A tough, nasty Arizona law pulled immigration rights marchers back into the streets of American cities over the weekend, demanding that Washington take action. Given how President Obama and the Democratic leaders in Congress have responded to Arizona's provocation, the marchers might end up wishing they had stayed home.
Two possible outcomes lie ahead: Congress can pass a bill based on the Democratic proposal unveiled late last week by Sen. Charles Schumer, the immigration subcommittee chair. Or, the legislative effort stalls and nothing gets passed this year. Neither is a particularly good scenario for immigrant rights advocates, Latino political leaders and others who share the views of those who marched Saturday.
Pro-immigration forces have been badgering President Obama since his inauguration to fulfill his campaign promise to make comprehensive immigration reform a priority. Now that the first steps towards Congressional action have been taken, they are going to have to keep up the pressure. Obviously, it would be huge setback if an immigration debate ends in stalemate as it did in the Senate in 2006 and 2007.
Each of those debates involved weeks, if not months, of behind the scenes negotiating and then weeks of floor action with a fully committed White House and bipartisan sponsorship from the start. This year the Senate has little time available with a Supreme Court nomination and other matters looming, Obama is totally MIA on this issue compared to George W. Bush, and the two political parties are more at odds than at any time in living memory.
If the battle is joined on Capitol Hill and no legislation emerges, as seems likely, the immigration issue might not come up again until after the 2012 presidential elections. But, Latino politicians and the immigrant rights activists could face another, even more immediate, peril.
Top Democrats, including Sen. Harry Reid, the Senate majority leader, are barely disguising their hope to use immigration to boost Latino voter turnout in the November election. A stalemate blamed on the Republicans would fit this strategy just fine. But, it is not a great situation for Latino Democrats. They'll have to make good on their claim that the Latino electorate is finally big enough to play kingmaker under the extremely unfavorable circumstances of an off-year election in which their party is likely to take a drubbing.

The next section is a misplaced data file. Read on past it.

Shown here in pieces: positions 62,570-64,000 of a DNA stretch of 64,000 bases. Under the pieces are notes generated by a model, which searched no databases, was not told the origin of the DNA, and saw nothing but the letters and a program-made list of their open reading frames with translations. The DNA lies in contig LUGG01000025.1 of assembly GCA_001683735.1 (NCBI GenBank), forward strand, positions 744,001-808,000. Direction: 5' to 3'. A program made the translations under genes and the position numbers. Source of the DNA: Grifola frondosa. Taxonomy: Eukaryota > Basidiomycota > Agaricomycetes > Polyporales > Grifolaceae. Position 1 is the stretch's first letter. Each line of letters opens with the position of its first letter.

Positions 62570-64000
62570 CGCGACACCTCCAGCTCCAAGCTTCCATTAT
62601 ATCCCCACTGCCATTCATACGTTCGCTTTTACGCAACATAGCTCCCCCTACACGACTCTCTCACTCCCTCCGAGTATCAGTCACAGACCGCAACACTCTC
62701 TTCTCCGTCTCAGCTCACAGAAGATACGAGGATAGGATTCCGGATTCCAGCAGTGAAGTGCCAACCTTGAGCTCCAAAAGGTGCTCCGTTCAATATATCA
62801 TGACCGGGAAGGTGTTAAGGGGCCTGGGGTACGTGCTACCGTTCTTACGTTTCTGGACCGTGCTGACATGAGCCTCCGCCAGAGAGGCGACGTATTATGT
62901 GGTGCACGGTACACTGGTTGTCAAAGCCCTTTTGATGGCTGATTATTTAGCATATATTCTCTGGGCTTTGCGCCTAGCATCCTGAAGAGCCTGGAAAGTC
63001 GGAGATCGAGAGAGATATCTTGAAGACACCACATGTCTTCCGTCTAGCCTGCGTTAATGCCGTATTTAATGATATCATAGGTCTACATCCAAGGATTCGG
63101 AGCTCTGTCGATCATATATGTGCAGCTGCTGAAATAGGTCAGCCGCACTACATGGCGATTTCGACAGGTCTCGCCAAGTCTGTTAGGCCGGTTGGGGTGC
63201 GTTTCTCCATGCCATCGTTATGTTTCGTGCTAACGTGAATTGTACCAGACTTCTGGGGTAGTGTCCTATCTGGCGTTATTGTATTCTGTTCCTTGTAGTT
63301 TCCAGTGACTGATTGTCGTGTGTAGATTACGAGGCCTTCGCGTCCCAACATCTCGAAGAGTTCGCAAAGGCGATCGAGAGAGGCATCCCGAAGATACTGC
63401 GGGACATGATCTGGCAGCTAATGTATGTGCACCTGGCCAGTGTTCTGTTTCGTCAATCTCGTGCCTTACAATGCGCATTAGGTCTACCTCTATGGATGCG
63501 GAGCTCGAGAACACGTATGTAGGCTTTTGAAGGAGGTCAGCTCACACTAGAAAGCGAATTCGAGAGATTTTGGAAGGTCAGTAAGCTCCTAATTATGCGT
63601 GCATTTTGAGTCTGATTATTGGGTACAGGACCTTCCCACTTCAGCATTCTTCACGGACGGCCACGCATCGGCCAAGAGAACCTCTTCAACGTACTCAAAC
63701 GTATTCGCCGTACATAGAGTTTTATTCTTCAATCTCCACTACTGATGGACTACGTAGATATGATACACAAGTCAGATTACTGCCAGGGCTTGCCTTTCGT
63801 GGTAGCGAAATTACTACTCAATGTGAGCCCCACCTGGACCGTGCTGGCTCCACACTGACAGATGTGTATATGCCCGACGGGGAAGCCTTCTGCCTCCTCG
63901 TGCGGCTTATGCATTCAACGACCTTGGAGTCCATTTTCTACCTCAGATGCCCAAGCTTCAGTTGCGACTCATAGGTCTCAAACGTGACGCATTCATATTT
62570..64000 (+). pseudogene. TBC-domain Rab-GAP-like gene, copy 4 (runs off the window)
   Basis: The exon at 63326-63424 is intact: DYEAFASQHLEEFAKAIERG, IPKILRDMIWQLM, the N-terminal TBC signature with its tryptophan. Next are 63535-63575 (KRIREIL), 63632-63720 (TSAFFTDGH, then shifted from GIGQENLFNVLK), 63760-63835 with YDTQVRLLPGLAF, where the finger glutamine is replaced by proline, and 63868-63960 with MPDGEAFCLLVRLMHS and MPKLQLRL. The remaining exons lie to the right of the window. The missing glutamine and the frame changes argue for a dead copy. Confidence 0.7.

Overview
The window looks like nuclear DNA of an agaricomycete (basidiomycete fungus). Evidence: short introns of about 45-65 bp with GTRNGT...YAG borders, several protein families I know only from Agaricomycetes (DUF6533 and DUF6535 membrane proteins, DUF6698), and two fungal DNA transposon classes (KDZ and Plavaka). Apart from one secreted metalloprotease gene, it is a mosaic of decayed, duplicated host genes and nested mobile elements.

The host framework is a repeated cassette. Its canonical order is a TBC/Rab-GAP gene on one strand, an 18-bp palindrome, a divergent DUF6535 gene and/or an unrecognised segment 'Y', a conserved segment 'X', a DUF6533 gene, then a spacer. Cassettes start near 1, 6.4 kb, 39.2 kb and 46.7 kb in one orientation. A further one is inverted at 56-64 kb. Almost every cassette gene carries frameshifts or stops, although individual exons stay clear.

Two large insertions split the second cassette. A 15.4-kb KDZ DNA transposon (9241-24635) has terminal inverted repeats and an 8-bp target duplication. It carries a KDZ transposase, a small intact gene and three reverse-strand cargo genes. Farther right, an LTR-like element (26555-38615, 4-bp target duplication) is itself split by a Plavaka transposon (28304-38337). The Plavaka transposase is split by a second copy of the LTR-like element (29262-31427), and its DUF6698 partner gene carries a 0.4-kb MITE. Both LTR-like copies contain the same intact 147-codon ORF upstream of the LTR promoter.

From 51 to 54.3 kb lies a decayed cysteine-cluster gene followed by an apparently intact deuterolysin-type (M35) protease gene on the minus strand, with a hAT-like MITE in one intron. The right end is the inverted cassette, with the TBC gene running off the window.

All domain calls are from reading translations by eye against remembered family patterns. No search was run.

At best, they'll be able to claim that a Latino mobilization curtailed Democratic losses. That's not exactly the sleeping-giant-awakens narrative that Latino leaders have touted. And, even to get that, they'll have to rally Latinos with the weak argument that Obama and the Congressional Democrats are better than the Republicans on immigration even though they couldn't accomplish anything.
A successful Congressional debate might not be a lot better for those who have the interests of Saturday's marchers at heart. Obama and other top Democrats in Washington had been trying to avoid the immigration issue until Arizona forced them to scramble. Most of the proposal unveiled last Thursday had been drafted over the past several months with the intent of getting Republicans onboard as co-sponsors. That failed, completely, but in the rush to respond to Arizona, Schumer, with Reid at his side, went public with a proposal that makes major concessions. That proposal is now the opening bid for any negotiation.
For example, the Schumer proposal adopts the "enforcement first" logic that Republicans have been promoting for years: A series of specific benchmarks on enforcement--more border controls, more worksite inspectors, more deportation courts--have to be accomplished first before a legalization program can go into effect. That could easily put off legalization for several years. Plus the proposal envisions a zero-tolerance approach to those who run afoul of the immigration system by putting a variety of new sanctions in place.
On the other hand, the Democrats are offering a "provisional visa" for low-skilled workers that could get them permanent residence after six years. And, the proposed legalization program is more generous than many past schemes because it would cover every unauthorized migrant in the country at the time of enactment instead of just those who have been here for a number of years.
But, again, that is the opening bid from liberal Democrats. In order to become law it will have to attract some moderate Democrats and presumably a few Republicans at least, and that will require negotiating towards greater restriction, probably tightening up the provisional visa, limiting the legalization program and even more enforcement.
The Schumer proposal includes a measure that would block Arizona-like laws at the state and local level. That's what Saturday's marchers were seeking, but they might find it comes with a high price. Arizona's provocation did not produce any good options.
Roberto Suro is a professor at USC Annenberg School for Communication and Journalism and is author of "Strangers Among Us: Latino Lives in a Changing America".